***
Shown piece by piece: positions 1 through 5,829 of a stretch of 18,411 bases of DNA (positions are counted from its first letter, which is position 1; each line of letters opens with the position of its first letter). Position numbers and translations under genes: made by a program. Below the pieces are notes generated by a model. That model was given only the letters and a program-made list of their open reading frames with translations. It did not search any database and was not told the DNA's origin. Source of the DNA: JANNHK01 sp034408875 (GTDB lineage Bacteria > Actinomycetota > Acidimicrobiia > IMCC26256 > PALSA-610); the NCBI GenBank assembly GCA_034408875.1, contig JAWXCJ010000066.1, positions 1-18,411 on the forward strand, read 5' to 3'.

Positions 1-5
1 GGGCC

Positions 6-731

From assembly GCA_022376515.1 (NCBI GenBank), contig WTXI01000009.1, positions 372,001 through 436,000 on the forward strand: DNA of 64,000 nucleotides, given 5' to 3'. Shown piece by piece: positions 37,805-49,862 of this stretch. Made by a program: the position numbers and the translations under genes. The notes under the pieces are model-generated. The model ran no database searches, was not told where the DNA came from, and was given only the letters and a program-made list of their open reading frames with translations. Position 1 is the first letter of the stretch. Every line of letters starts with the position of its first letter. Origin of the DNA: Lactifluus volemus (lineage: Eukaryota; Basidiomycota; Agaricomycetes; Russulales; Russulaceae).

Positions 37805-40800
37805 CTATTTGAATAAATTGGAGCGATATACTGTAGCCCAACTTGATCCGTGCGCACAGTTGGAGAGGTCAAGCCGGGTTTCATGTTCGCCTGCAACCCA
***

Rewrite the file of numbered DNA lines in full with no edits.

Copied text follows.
Shown piece by piece: positions 1 through 5,829 of a stretch of 18,411 bases of DNA (positions are counted from its first letter, which is position 1; each line of letters opens with the position of its first letter). Position numbers and translations under genes: made by a program. Below the pieces are notes generated by a model. That model was given only the letters and a program-made list of their open reading frames with translations. It did not search any database and was not told the DNA's origin. Source of the DNA: JANNHK01 sp034408875 (GTDB lineage Bacteria > Actinomycetota > Acidimicrobiia > IMCC26256 > PALSA-610); the NCBI GenBank assembly GCA_034408875.1, contig JAWXCJ010000066.1, positions 1-18,411 on the forward strand, read 5' to 3'.

Positions 1-5
1 GGGCC

Positions 6-731

From assembly GCA_022376515.1 (NCBI GenBank), contig WTXI01000009.1, positions 372,001 through 436,000 on the forward strand: DNA of 64,000 nucleotides, given 5' to 3'. Shown piece by piece: positions 37,805-49,862 of this stretch. Made by a program: the position numbers and the translations under genes. The notes under the pieces are model-generated. The model ran no database searches, was not told where the DNA came from, and was given only the letters and a program-made list of their open reading frames with translations. Position 1 is the first letter of the stretch. Every line of letters starts with the position of its first letter. Origin of the DNA: Lactifluus volemus (lineage: Eukaryota; Basidiomycota; Agaricomycetes; Russulales; Russulaceae).

Positions 37805-40800
37805 CTATTTGAATAAATTGGAGCGATATACTGTAGCCCAACTTGATCCGTGCGCACAGTTGGAGAGGTCAAGCCGGGTTTCATGTTCGCCTGCAACCCA